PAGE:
How to Stop forgetting What You Studied When You Take the Test
It happens to the best of us: We study, study, study for that big test, we think we have down all the information–and then we forget it. It’s frustrating, and unfortunately, it’s not entirely preventable. However, there are steps you can take to minimize the brain freezes. Here are some things to try.
During your study sessions, don’t keep going for hours at a time. Instead, take several short breaks. To achieve maximum recall of the material, study in 20 minute chunks of time, and then take a break for about five minutes. During the break, walk around a bit and let your mind wander. When you return to studying, review and ask yourself what you just studied. If you can’t remember it, then go back over that material again.
Talk out loud. Seriously, sometimes if you give yourself a vocal lecture on the material, using your own words, it helps to solidify it in your brain. So ask yourself questions about the material, and then answer. Out loud.
Teach the material to someone else. It’s a known fact among educators that the person who learns the most about any lesson is the one who teaches it. That’s because, to truly be effective at teaching, you have to know more about the material than the person to whom you’re teaching. If you ever find yourself not knowing how to explain something to the person, you probably need to study it some more. Try a study group.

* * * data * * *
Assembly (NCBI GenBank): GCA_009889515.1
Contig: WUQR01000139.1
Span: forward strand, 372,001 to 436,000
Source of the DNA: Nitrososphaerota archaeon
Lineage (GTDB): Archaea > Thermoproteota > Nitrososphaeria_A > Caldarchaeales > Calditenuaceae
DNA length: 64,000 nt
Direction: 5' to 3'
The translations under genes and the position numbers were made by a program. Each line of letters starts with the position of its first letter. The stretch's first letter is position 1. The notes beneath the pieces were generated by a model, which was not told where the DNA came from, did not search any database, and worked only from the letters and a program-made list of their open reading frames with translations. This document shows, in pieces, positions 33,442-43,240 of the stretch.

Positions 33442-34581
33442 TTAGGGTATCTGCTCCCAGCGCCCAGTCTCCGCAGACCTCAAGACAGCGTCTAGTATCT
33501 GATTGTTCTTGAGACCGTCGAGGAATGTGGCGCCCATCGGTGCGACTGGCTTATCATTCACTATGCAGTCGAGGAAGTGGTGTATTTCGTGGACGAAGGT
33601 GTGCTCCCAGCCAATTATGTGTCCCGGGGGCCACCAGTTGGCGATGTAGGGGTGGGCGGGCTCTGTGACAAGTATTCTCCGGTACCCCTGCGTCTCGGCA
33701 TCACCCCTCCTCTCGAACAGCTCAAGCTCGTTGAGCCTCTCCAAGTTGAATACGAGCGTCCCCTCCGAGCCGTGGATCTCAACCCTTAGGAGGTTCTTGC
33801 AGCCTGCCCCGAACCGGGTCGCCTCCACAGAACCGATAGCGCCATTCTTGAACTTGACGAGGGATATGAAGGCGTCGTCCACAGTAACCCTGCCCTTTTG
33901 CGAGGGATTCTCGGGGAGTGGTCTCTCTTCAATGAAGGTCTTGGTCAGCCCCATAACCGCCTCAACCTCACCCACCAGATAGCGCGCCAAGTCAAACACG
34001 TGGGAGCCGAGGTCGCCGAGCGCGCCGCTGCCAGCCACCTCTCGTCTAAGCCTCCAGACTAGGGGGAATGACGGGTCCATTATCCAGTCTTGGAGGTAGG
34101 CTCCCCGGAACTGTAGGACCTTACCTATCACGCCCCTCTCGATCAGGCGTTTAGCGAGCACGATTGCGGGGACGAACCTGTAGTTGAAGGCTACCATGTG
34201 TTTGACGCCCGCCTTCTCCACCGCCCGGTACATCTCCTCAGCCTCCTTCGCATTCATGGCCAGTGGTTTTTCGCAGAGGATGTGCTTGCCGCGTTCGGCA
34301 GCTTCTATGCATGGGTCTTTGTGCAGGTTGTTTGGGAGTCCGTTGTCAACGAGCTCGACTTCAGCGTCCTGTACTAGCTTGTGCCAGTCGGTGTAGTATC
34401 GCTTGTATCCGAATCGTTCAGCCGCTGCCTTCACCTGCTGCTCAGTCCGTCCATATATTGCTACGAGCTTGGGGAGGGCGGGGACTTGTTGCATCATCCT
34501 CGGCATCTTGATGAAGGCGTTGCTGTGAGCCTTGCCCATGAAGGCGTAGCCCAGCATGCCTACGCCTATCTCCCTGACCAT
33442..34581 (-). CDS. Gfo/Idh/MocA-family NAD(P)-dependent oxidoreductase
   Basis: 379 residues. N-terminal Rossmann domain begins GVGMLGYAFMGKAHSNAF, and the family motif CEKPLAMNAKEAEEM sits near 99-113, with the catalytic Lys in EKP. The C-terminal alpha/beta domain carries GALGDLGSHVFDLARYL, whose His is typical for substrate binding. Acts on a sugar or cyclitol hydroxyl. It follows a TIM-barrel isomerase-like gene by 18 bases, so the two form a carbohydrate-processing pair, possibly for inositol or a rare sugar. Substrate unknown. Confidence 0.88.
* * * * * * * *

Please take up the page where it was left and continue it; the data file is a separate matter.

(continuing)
Make sure you get enough sleep before the day of the test. You have to have adequate sleep in order for the brain to operate correctly, and to have maximum recall. If you don’t get enough sleep, it will interfere with your memory (In fact, there have been some studies that suggest that during sleep, memories become consolidated). Resist the temptation to stay up all night cramming for a test. This will probably hurt you more than it will help you. See our Post on What to do Before a Test.
Know what to eat right before the test. The key is balanced. You don’t want to be hungry, but you also don’t want to be stuffed (When you’re too full, there’s a chemical reaction in your body that makes you sleepy. That’s NOT what you want to experience right before taking a test!) Also, fatty foods tend to induce sleep. Be careful with coffee. If you normally have a cup in the morning, then go ahead–but don’t drink too much. Over-stimulation causes many people to make dumb mistakes on tests.
Learn some memory techniques (“mnemonics”). There are different opinions as to which mnemonics system works best. One is to use an acronym (the funnier the better). Another is the counting system. That is, if you have a list of items to remember, put them on a numbered list. Then think of a word that rhymes with that number: “sun” for 1, “shoe” for 2, “tree” for 3, and so on. Then imagine the item by that number in some funny scene with that picture. For instance, if number 3 is the Space Shuttle, you’ve already established that “three is for tree,” so picture a space shuttle stuck in a tree. Then when you see 3 on the test, for that list, it should remind you of a tree–and then of the Space Shuttle in it. More about memorizing
These suggestions won’t ensure an A on the test. They will, however, help you forget far less than you would have otherwise. See our Ultimate Guide to Test Preparation.